On the screen behind me is the cover of Talking Heads album ‘little creatures’. It won the 1985 Rolling Stones magazine album cover of the year. It was painted by Howard Finster… who was responsible for introducing millions to outsider or na├»ve art. Finster was a Baptist minister and didn’t start painting till after he retired. He kept on painting into his nineties. In fact it was in his nineties that he became the most shown living American artist. He saw his painting as an extension of his lifelong passion of sharing the bible with people. He used to say that this album cover got more bible verses into more homes that any of the 4,625 sermons he preached. 

We often forget about the age of some of history’s most famous people… Michelangelo was appointed chief architect of the  St Peter’s in Rome at seventy one and continued till his death at eighty nine. Claude Monet painted the last of his famous water lilly paintings shortly before his death at eighty six… I wonder of that impressionist style wasn’t simply that he forgot his glasses that day? Frank Loyd wright designed his famous waterfall house at sixty nine and the fabulous Guggehiem Art museum at seventy six. He did his most productive work between age eighty and his death at ninety three. Colonel Sanders and Ferdinand Zeppelin didn’t start doing what made them famous until after their late fifties. I once heard a Chinese Christian leader talk about the spread of the gospel in the hard days of communist China and he said one of the reasons that the Christian faith grew in china was because of people like a little old lady in his congregation in Hong King who was was house bound. She lived on the sixth floor of an apartment building and had to rely on others to bring her groceries, but she spent much of her day knelling and praying for home country.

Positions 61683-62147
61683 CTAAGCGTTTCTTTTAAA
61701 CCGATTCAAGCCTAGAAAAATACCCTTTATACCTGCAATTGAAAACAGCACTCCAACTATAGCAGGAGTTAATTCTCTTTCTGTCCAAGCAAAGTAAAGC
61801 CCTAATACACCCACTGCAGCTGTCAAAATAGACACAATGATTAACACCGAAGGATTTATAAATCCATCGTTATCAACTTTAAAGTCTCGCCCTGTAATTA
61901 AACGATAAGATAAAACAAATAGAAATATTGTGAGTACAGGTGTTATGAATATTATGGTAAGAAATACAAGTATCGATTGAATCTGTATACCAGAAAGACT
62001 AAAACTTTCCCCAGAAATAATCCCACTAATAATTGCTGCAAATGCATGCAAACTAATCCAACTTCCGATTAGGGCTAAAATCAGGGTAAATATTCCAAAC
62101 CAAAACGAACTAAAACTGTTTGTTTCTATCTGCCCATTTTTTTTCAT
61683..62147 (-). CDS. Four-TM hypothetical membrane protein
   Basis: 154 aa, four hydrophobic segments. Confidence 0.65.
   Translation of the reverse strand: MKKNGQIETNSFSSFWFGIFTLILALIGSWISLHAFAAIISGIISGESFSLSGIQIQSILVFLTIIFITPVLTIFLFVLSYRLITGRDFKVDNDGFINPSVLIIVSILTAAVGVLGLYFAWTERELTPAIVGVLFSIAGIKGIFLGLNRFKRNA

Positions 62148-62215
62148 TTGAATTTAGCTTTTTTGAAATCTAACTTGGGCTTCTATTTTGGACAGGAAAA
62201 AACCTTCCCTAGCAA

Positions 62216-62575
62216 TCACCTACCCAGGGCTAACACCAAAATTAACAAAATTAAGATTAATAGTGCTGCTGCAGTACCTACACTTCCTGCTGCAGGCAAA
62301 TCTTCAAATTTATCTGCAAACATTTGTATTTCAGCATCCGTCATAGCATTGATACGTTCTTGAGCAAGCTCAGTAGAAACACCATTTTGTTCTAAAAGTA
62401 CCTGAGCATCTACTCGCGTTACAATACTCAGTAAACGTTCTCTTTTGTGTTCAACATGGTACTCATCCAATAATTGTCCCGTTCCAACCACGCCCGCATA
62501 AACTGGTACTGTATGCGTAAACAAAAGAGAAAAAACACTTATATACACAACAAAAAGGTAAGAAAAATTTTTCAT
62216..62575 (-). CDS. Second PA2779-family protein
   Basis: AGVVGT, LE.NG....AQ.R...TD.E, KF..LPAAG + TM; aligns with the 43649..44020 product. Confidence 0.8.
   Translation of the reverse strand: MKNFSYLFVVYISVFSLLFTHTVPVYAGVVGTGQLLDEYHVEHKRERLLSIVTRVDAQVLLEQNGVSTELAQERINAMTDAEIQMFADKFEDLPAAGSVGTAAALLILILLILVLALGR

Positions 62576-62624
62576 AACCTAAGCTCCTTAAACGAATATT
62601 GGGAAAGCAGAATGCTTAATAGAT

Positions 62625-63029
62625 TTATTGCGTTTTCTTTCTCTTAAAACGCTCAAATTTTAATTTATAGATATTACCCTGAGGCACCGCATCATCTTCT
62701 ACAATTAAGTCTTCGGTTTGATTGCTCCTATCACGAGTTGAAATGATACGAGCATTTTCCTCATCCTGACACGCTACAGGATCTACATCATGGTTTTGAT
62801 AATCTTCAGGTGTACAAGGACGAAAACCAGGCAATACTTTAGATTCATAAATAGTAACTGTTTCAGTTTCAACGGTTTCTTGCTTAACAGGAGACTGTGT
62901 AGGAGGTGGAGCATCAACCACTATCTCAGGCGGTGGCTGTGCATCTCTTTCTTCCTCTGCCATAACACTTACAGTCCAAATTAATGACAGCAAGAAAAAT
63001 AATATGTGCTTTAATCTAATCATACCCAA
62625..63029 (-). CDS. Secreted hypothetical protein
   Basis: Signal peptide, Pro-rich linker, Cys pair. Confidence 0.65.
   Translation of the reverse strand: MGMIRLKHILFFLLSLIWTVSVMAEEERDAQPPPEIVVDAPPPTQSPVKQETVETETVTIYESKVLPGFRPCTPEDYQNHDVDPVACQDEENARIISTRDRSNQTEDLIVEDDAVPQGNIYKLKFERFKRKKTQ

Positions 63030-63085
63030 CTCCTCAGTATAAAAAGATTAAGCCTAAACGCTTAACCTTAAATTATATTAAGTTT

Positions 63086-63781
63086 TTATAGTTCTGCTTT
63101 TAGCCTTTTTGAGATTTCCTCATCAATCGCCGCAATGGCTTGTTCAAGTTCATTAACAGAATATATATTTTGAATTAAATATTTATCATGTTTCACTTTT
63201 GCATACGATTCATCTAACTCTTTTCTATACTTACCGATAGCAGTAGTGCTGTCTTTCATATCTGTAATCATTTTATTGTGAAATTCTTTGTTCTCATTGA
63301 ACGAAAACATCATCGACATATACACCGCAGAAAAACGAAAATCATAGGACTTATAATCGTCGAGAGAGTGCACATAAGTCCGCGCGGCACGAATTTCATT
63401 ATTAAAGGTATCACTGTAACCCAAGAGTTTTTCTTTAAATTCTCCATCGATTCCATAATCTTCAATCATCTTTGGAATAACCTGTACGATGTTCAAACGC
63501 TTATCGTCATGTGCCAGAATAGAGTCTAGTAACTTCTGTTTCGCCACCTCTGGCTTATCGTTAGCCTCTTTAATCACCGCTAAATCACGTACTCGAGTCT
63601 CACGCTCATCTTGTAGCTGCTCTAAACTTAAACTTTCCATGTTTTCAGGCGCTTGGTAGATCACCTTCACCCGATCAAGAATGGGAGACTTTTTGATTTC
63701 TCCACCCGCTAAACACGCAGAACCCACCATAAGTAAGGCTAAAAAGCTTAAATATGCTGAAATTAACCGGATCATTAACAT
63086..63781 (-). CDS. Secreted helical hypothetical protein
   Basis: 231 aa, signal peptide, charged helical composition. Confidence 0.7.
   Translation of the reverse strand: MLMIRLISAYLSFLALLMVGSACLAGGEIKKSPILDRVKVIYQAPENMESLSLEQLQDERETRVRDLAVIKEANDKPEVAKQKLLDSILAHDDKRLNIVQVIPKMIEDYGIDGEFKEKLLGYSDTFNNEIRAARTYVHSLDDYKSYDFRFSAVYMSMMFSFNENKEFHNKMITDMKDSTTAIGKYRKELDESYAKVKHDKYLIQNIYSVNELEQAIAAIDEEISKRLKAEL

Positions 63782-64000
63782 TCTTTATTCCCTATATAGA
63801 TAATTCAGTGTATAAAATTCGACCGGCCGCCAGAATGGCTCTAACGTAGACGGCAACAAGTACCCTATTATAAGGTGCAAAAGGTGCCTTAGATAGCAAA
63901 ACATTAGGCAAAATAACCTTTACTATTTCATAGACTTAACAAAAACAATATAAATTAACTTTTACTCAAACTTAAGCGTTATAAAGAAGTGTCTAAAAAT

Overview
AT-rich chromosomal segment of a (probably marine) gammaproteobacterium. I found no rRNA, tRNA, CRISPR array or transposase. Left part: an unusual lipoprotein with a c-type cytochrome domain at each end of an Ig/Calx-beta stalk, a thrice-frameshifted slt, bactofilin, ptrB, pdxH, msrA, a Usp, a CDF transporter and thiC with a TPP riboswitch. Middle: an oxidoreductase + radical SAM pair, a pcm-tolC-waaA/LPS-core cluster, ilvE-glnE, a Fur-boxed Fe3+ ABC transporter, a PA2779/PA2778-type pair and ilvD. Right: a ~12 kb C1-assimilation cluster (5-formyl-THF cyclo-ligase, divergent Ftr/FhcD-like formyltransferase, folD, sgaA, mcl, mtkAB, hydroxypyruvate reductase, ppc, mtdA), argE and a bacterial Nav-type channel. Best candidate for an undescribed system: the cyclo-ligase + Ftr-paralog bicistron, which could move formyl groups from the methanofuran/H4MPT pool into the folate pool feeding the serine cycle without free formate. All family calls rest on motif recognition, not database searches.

We had a retirement seminar here recently and we had Marianne Hornberg, the chaplain at Selwyn village over in Pt Chev take a session and she talked of one of the big questions for people as they grow older was what kind of legacy were they going to leave. Author Leonard Sweet sums up the three stages of life for him revolving round the questions “where did you go to school?” what do you do for a living?’ and for the third age “what difference are you making for God?” In the Christian faith retirement is going home to glory, but finishing up paid employed is just a chance not to retire but to be retreaded, and allow God to show us new things in and for life. 

 The second thing is that for Abraham and Sarah they faced their biggest challenges in life as well in their older age. There is the perplexing story of Abraham being willing to offer Isaac as a sacrifice, until God steps in and provides a lamb instead: A metaphor that Christians readily see pointing us to Jesus death on the cross. Scholars and people of faith have wrestled with this story for over two millennia. Abraham is seen as a hero of the faith for his willingness to obey what he felt God was saying, that he passed this test of faith where as others wonder if it wasn’t a test of obedience but rather of relationship and Abraham even after following and trusting God all his life failed to know what God was really like. Either way God actually came through in the end.